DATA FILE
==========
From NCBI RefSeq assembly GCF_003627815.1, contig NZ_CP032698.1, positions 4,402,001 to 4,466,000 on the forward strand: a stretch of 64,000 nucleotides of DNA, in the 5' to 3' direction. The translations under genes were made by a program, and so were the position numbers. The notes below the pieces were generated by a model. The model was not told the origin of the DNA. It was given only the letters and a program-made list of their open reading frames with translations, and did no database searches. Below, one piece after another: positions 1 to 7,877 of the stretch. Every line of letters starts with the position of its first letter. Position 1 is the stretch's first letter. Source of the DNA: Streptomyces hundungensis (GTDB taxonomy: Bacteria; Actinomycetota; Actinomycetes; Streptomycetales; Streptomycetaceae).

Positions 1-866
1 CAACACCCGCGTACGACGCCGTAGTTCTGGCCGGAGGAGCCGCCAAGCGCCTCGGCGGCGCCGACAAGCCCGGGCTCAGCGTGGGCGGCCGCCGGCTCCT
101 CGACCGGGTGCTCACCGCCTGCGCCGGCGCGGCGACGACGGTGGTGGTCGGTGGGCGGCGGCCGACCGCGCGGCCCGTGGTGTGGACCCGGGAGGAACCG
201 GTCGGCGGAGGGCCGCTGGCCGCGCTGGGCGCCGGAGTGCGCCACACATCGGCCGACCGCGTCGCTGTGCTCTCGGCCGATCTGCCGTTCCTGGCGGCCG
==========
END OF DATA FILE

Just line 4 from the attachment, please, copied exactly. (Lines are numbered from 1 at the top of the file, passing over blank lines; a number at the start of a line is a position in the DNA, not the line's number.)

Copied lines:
101 CGACCGGGTGCTCACCGCCTGCGCCGGCGCGGCGACGACGGTGGTGGTCGGTGGGCGGCGGCCGACCGCGCGGCCCGTGGTGTGGACCCGGGAGGAACCG